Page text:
My fight to stop the Chinese censors sanitising Dante

My book on Dante Alighieri was due to come out in Chinese translation later this year, but first I had to consent to sizeable cuts. Even by the standards of other authoritarian states the Beijing censors struck me as overzealous. It seems odd that the medieval Italian poet could cause such unease among modern-day totalitarians. A sanitised Chinese communist version of my book did not sit well with the 700th anniversary of Dante’s death in 1321, and in the end I withheld permission. The cuts were the work of Beijing’s blandly named Institute for World Religions. The institute undertakes ‘book cleansing’ operations on behalf of the state. No book can

A podcast about the literary canon that actually deepens your knowledge (sort of)

While most of life’s pleasures can be shared, reading is lonely. It’s more than possible for six friends to enjoy an exquisite meal, a bottle of wine and then settle down for a four- or five-hour orgy. Food, drink, sex: these things are better shared. But if, as dawn approached, someone cracked open Chaucer’s ‘Parliament of Fowls’ and intimated that it was time to really get down to brass tacks, it could only spoil the mood. Reading is lonely because so much of the reading that matters is hard. The books that change the world and shake the culture are rarely pure pleasure. The heaven sections of Paradise Lost. The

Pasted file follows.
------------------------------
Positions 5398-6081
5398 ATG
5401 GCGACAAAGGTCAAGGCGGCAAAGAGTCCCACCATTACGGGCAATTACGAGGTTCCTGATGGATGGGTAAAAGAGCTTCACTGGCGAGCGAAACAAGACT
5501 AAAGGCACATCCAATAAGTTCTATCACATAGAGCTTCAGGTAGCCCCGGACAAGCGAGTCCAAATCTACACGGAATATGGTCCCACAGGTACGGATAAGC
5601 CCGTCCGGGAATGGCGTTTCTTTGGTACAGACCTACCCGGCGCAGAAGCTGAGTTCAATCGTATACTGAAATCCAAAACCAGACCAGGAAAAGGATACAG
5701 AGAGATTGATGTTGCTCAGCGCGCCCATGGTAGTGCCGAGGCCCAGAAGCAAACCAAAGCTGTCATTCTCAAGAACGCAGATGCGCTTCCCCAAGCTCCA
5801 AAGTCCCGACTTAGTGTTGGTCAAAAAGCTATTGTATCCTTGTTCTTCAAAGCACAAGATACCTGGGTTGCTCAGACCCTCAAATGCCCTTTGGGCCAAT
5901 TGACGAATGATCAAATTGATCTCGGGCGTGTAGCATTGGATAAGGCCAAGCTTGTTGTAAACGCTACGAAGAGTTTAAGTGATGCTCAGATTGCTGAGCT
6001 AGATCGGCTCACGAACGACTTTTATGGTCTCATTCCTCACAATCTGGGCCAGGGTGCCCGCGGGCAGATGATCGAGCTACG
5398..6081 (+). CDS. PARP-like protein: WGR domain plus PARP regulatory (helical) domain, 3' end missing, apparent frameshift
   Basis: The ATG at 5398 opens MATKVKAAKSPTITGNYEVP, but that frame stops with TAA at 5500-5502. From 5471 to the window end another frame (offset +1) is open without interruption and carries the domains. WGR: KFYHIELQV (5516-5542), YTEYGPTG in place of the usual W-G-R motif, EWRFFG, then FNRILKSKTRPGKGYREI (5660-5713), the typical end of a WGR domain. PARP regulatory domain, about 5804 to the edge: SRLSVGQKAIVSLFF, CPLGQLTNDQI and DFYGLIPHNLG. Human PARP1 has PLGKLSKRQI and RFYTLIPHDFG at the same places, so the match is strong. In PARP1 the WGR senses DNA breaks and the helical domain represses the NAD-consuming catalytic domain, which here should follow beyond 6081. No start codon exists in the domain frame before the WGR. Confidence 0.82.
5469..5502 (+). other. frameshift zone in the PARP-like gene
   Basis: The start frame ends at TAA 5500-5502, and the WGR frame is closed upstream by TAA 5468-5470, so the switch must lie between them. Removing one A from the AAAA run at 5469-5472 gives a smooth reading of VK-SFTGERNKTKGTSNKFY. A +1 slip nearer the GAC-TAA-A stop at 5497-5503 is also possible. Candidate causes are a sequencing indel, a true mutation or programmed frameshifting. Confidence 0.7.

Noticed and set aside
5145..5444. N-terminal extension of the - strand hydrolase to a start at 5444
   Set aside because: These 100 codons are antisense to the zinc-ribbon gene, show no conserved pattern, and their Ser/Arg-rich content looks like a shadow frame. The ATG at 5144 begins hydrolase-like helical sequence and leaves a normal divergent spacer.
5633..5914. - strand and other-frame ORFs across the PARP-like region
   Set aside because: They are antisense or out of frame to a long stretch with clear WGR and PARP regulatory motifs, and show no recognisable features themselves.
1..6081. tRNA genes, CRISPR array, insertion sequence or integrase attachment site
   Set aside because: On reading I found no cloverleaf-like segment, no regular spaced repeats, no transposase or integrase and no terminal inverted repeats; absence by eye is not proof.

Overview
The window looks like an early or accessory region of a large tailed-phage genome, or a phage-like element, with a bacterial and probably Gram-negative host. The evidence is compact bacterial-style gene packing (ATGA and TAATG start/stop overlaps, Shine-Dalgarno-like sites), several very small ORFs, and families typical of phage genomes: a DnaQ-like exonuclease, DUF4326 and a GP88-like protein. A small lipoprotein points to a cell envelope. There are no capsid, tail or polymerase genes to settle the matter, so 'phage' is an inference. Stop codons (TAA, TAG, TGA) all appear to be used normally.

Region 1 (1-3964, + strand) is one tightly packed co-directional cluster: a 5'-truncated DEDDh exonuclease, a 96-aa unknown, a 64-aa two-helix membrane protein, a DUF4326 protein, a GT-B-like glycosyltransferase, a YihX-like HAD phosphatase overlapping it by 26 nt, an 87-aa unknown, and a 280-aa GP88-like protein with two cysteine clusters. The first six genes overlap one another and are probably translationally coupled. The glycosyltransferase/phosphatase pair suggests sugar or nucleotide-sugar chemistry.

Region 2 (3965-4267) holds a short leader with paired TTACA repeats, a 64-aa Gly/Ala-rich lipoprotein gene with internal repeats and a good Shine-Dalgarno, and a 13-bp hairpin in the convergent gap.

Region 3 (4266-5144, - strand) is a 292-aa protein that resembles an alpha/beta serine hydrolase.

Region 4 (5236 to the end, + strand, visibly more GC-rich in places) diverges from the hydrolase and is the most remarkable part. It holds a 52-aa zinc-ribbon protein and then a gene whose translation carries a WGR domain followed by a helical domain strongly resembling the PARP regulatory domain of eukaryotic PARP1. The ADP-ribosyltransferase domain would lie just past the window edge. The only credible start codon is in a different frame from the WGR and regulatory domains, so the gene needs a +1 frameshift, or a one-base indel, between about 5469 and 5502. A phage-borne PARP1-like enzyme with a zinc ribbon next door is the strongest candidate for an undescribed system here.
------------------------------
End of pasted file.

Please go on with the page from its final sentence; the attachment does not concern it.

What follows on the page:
Letters | 26 May 2016

Leave’s grumpy grassroots Sir: James Delingpole should join us at a Remain street stall. He would soon be disabused of his idea that Remainers are ‘shrill, prickly and bitter’ and Leavers are ‘sunny, relaxed and optimistic’ (‘What’s making Remain campaigners so tetchy?’, 21 May). We can often spot a likely Leaver by their angry expression. As we offer a leaflet with facts about the EU to counter the lies and distortions our acquaintance has imbibed from the Leave campaign, we are lucky to escape with anything less offensive than ‘Piss off’. If a leaflet is taken, we often see it torn up. At the grassroots, Leave is certainly grumpy. David

Throned on her hundred isles

Approximately 500 new books on Venice are published every year and this is not the first literary anthology devoted to the city. But Marie-Jose Gransard lectures in Venice about Venice to Venetians, and conducts her students on guided tours of the city. Her selection draws on sources going back over 800 years and across six languages. So the text, based on very wide reading, is crowded with unfamiliar observations and includes the impressions of artists, musicians and diplomats as well as writers. This is not a guide book for the first-time visitor, but for anyone who knows Venice, and cannot keep away, it provides a delightful change. We are given